Friday, February 21, 2014

Film Schools Part 2

Last blog I talked about how Ed Burns made a very nice little movie. All for $9000.

And why you should go out and make a movie.

Because you can do it for even less.

Burns gave his actors what probably was low budget scale for the Screen Actors Guild. SAG doesn't want to have actors unemployed and the union would rather have actors get paid even a little.

Even if it's less than $100 day.

And for $75 day.

The question is why choose SAG actors, you can put an ad in Craig's list for actors and get a few dozen the same day. But I'd rather go with SAG if simply they have done movies or TV or commercials and are better trained than non-SAG. You might find a good cast that aren't union, but since you're a first-timer, why not use actors who've already done something, it's enough that you don't know what you're doing, why have to work with actors who've never done anything.

If you go with Sag's "Limited Exhibition Agreement"Naturally you have to get contracts and will be limited in where it's sold, which probably would be maybe your parent's home. Truth is that most of these low, low budget films never go anywhere.

But it's a major accomplishment to do it. Most people "want" to make a movie, but few rarely do. I know it seems like there's hundreds of movies being made every day, especially now with cheap cameras that give a reasonable quality.

But making a movie is like writing a screenplay. Very few do it. I've told you before how often I get someone who wants me to write their "personal screenplay", and then when we sell it, we'll all be rich.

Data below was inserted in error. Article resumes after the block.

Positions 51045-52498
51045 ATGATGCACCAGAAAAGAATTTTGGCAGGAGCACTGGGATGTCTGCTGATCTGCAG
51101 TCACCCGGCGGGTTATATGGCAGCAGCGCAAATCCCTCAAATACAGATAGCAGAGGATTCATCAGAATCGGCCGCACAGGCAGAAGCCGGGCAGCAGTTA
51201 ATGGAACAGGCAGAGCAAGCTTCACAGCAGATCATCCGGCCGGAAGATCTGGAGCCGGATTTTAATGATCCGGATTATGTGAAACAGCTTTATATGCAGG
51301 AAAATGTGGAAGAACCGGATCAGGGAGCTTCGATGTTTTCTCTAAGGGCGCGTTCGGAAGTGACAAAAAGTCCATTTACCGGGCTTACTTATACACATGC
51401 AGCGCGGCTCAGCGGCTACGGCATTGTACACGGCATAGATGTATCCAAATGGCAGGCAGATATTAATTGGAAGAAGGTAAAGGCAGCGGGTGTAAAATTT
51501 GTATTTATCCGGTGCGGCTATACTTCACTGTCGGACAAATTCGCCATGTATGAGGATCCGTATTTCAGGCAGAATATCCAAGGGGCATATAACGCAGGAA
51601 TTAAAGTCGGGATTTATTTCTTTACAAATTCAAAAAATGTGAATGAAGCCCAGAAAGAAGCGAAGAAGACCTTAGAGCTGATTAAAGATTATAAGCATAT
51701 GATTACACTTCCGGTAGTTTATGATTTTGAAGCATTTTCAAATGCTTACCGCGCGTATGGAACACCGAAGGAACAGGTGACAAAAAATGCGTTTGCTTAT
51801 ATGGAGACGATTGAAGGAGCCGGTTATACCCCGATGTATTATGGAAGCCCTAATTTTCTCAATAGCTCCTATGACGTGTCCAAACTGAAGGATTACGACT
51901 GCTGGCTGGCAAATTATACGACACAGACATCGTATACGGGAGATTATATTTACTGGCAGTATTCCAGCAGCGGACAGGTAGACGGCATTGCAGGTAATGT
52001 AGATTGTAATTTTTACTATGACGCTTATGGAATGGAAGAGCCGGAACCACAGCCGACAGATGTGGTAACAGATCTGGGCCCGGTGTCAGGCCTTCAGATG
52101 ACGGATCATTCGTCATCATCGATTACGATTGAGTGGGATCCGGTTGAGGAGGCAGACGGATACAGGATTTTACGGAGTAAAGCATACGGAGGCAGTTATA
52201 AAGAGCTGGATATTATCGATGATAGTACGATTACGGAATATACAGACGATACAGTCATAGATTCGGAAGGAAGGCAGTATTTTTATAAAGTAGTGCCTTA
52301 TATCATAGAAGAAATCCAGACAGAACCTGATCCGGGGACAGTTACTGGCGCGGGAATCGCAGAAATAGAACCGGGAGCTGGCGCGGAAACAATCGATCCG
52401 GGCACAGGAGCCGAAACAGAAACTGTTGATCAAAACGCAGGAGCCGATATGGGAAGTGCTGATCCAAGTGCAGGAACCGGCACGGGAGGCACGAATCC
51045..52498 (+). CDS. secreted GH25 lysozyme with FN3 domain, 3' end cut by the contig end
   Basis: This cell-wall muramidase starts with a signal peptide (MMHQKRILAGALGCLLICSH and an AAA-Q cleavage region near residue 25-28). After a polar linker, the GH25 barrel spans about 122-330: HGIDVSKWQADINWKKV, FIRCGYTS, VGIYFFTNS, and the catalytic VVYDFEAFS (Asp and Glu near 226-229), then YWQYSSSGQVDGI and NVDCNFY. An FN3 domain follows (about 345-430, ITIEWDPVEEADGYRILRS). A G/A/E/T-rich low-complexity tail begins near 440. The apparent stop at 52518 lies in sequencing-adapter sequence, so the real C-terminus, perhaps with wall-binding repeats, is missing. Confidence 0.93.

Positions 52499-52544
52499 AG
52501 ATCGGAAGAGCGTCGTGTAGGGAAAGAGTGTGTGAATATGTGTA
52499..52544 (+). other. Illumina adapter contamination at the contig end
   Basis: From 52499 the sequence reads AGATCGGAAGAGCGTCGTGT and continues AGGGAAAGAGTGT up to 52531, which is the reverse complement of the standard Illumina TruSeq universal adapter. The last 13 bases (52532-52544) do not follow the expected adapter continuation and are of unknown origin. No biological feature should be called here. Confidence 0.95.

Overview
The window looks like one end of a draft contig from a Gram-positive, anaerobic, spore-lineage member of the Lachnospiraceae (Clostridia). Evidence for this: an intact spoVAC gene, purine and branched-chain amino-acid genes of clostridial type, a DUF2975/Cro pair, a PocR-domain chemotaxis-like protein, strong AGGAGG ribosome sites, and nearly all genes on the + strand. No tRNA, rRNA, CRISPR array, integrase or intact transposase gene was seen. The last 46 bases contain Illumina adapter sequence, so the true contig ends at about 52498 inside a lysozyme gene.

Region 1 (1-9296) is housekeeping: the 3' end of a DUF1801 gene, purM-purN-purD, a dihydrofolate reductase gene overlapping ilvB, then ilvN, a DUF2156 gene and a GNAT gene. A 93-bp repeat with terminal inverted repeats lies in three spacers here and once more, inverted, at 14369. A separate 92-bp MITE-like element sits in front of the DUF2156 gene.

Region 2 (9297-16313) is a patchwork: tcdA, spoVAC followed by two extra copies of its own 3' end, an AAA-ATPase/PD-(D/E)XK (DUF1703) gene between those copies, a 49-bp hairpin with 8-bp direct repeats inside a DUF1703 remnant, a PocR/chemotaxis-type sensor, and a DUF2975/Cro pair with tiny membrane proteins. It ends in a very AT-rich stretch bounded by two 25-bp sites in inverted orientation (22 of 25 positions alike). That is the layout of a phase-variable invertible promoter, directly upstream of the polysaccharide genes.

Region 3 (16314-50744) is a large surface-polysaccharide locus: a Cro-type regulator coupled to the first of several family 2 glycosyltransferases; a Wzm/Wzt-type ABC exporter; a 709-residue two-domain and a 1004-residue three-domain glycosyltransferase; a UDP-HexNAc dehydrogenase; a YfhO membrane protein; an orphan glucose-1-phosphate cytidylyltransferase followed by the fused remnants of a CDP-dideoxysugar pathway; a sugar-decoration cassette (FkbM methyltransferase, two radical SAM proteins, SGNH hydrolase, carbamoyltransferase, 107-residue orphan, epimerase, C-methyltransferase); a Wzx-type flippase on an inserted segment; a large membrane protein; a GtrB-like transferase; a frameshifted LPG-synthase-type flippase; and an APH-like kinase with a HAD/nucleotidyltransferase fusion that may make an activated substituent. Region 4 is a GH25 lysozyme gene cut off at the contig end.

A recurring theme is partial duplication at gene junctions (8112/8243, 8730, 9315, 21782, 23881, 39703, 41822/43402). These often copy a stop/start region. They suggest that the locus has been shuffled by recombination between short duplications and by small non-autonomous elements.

That's not gonna happen.

So what about those people who make short films?

I have a friend who has made a handful of short films and some have even won awards. A few were recognized at the festival by being a selection. Kind of like going to someone's home for dinner and they give you a credit for showing up.

When asked I always say "I don't have short ideas".

Okay, I'm a little harsh. But really, it takes a little more effort to do 75 minutes rather than 10 or 15 minutes. You got the camera, shoot a little more. The standard for a feature-length movie is deemed to be 75 minutes, anything less is not a feature. It's a short.

The average movie now and even in the past 80 years is around 100 minutes. But like I said, you can make one at 75 minutes. And if you're reading this blog, you already know more than the average person.

You probably know the rules, small cast, schedule of maybe 7 -12 days, small crew (look at Burn's crew, 3 people. Of course he had 5 more people for post-production but still, the goal is to finish shooting. It's much easier to find finishing money than filming money. At least there's something that an investor (dad or Uncle Harry) can see. 

Going back to film school, like I said if you have the money to go, go but you'll know more than enough by two years to make a movie. And if you aren't going to film school what I said is the same for you. 

Go out and make one.

It could be the worst movie ever made but it was made.

And you've already got a head start on those USC boys and girls.

Well, almost. Most of the UCLA/USC/AFI folks will have contacts by year 2 with agents and managers and all that stuff. 

But most of them will have left the business after a few years of looking for jobs.

But that's another story... 

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